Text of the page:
Much like taxes and death, teen comedy movies are a certainty of life. On Friday, February 20, the newest addition to the pantheon of high school dramas will be released: “The DUFF,” starring Mae Whitman and Robbie Amell. Whitman plays Bianca, the “designated ugly fat friend” (DUFF) of her social group. The plot of the film seems cliché, but to be fair, it is a part of a genre that has thrived on stereotypes. Whether or not “The DUFF” will not only be successful, but also influential, depends on its ability to communicate to teenagers.
It has been 30 years since the release of “The Breakfast Club” (1985), 20 years since the movie “Clueless” (1995) premiered, and a little over 10 years since “Mean Girls” (2004) hit theaters. These three films happen to be my favorite teen comedies because, despite the dated outfits and references, they perfectly captured what it actually is to be an adolescent. While very different, each of these movies show what friendship is actually like when your hormones are on the fritz. “The Breakfast Club” teaches us that everyone is secretly weird, lost, and confused. In “Clueless,” we learn that true friendship can teach us to be better people. “Mean Girls” shows that while we can be cruel to each other, we have the choice and the capability to be great as well. These films also have actual realistic representations of teen emotions, a time when every little problem is heightened to a high-stakes issue. When watching these movies, teenagers can feel like they’re actually being represented, while adults can remember the angst and joy of being young (and feel secretly glad that they never have to endure high school again).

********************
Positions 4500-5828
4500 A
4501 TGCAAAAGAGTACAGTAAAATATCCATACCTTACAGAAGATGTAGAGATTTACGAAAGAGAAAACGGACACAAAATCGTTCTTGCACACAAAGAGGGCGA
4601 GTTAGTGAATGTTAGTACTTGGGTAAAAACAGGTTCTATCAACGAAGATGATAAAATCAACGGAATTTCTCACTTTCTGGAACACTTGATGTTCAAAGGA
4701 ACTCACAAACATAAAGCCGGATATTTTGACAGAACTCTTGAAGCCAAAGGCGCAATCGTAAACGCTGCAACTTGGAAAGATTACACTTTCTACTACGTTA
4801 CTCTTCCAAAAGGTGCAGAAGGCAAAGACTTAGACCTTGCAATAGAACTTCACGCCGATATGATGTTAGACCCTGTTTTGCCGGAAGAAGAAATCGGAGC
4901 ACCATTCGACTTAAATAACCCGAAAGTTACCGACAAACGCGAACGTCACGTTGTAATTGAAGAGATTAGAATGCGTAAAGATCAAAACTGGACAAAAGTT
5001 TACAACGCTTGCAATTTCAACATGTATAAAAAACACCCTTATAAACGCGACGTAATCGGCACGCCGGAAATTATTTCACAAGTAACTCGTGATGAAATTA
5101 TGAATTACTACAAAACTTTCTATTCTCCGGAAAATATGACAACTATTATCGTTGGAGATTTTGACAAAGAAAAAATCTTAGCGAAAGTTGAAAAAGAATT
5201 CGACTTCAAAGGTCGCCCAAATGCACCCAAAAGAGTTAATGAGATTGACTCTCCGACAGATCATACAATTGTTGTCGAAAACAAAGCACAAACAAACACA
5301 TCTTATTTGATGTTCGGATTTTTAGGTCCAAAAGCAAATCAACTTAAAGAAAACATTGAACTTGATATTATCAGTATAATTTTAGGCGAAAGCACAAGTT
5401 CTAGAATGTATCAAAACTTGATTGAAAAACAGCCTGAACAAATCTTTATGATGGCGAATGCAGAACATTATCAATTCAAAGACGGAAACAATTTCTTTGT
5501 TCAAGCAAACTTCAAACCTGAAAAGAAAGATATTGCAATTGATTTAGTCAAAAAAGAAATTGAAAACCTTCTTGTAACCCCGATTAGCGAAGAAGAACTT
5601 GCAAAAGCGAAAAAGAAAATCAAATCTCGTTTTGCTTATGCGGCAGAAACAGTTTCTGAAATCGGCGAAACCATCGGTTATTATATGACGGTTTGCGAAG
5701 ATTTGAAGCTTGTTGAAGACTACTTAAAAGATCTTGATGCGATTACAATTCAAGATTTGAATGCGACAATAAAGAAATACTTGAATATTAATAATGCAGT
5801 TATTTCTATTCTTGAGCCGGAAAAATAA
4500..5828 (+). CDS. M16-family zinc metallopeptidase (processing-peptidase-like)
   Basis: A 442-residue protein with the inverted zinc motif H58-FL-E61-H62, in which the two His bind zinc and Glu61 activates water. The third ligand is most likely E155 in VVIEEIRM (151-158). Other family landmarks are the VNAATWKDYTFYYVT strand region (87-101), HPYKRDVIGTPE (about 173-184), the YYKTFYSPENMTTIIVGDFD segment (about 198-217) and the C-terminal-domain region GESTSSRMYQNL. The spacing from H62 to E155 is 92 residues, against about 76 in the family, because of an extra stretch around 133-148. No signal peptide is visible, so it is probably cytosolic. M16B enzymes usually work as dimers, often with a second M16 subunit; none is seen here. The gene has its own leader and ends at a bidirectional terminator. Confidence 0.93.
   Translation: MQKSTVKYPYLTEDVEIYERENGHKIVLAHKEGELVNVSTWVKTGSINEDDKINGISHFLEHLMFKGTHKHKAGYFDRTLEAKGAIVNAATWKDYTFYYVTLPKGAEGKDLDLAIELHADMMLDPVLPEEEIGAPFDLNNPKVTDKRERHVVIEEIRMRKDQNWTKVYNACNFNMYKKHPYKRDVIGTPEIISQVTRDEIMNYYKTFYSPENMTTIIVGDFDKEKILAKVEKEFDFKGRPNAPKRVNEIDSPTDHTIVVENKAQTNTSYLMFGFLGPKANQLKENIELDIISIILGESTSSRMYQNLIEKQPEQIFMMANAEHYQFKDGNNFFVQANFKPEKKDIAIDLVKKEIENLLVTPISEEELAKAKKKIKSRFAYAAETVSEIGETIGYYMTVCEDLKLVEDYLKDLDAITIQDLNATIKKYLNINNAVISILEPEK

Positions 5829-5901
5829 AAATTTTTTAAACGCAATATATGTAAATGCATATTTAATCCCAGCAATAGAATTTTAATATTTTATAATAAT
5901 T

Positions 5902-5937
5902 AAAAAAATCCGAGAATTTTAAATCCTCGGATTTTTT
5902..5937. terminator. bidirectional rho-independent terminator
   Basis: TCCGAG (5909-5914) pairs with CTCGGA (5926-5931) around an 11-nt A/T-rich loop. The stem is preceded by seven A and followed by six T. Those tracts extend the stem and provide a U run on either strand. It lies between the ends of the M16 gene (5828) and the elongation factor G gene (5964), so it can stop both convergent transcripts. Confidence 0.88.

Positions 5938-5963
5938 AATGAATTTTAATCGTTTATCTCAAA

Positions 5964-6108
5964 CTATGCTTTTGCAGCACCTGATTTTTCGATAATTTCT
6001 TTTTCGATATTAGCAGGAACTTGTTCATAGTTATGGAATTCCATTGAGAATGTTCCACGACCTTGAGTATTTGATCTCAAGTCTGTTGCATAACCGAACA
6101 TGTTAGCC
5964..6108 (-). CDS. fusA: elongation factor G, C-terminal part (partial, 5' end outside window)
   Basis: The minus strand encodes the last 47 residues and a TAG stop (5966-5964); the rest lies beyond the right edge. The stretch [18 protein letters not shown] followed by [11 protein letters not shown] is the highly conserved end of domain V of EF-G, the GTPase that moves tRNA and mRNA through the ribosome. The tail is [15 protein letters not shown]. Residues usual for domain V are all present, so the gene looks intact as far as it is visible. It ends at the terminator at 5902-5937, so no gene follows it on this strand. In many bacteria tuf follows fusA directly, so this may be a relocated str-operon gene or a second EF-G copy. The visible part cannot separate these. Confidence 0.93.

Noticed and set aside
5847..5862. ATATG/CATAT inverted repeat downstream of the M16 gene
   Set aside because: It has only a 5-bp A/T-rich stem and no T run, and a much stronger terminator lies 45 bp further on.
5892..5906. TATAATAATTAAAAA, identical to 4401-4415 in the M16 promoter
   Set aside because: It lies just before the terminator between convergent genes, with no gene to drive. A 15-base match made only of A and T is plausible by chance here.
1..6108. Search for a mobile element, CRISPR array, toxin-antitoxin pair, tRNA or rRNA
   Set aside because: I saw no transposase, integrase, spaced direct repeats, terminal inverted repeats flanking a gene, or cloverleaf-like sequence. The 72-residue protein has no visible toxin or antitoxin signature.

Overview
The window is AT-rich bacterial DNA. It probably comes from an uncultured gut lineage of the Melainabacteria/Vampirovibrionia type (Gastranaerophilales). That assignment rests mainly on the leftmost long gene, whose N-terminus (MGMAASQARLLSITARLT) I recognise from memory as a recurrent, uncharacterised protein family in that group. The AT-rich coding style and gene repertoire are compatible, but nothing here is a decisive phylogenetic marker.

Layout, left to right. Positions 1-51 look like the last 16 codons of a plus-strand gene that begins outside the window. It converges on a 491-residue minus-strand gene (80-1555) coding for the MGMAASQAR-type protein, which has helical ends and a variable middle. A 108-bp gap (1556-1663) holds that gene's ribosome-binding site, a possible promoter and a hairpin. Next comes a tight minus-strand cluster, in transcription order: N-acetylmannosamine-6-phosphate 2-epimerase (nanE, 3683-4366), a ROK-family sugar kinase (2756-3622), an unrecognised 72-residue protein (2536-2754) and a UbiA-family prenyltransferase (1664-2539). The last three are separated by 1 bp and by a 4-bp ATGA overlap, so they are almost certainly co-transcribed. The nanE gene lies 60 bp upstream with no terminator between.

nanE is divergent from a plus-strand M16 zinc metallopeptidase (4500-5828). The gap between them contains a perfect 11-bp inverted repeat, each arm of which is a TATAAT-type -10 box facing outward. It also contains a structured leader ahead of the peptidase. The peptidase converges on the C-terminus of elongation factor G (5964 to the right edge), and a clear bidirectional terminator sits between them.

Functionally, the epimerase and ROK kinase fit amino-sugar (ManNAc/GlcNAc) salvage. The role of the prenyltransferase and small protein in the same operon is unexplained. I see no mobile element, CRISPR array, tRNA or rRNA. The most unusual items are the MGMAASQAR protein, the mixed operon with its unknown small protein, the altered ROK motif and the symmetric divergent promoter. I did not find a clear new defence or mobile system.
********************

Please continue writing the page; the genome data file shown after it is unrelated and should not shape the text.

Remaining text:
High school movie characters tend to seem a bit more mature than their real life counterparts, probably because actors in their mid-20s are portraying 15-year-olds. Have you seen a real 15-year-old lately? Let me tell you, they do not in any way look like Robbie Amell. There are far more pimples and far less chiseled good looks. Furthermore, teen movie characters are also a lot wittier. I can’t tell you the last time I heard a high schooler say a witty one-liner a la Cher Horowitz in “Clueless” that didn’t involve a puerile joke. But the fundamentals of teen angst are still there and relevant in these movies, and that’s part of what makes them important.
American culture is obsessed with youth, completely preoccupied with giving young people labels and defining their interests. “The Breakfast Club,” “Clueless,” and “Mean Girls” stand the test of time because they recognize this cultural preoccupation and subvert it, working it so it benefits teenagers instead of the adults who attempt to constrict and understand them. I mean, “Sincerely yours, the Breakfast Club”? The whole movie is about breaking societal stereotypes and reconstructing them to work for teenagers! In “Clueless,” Cher is portrayed as a stereotypical Californian girl, but she’s really sweet and kind, willing to help others while still being fabulous. “Mean Girls” tells teenagers, especially girls, that they don’t have to be in competition with each other, a value enforced by society since childhood. Instead, they can work together. So a good teen movie doesn’t only relate to teenagers on an intrinsic level, but it also proves that they are more than just a subset, or even a symbol.
I don’t know if “The DUFF” can live up to these standards, but I hope that it does. If it takes the time not only to be clever and romantic, but also sincere, then perhaps it too can be remembered as a great portrayal of the American teenage life.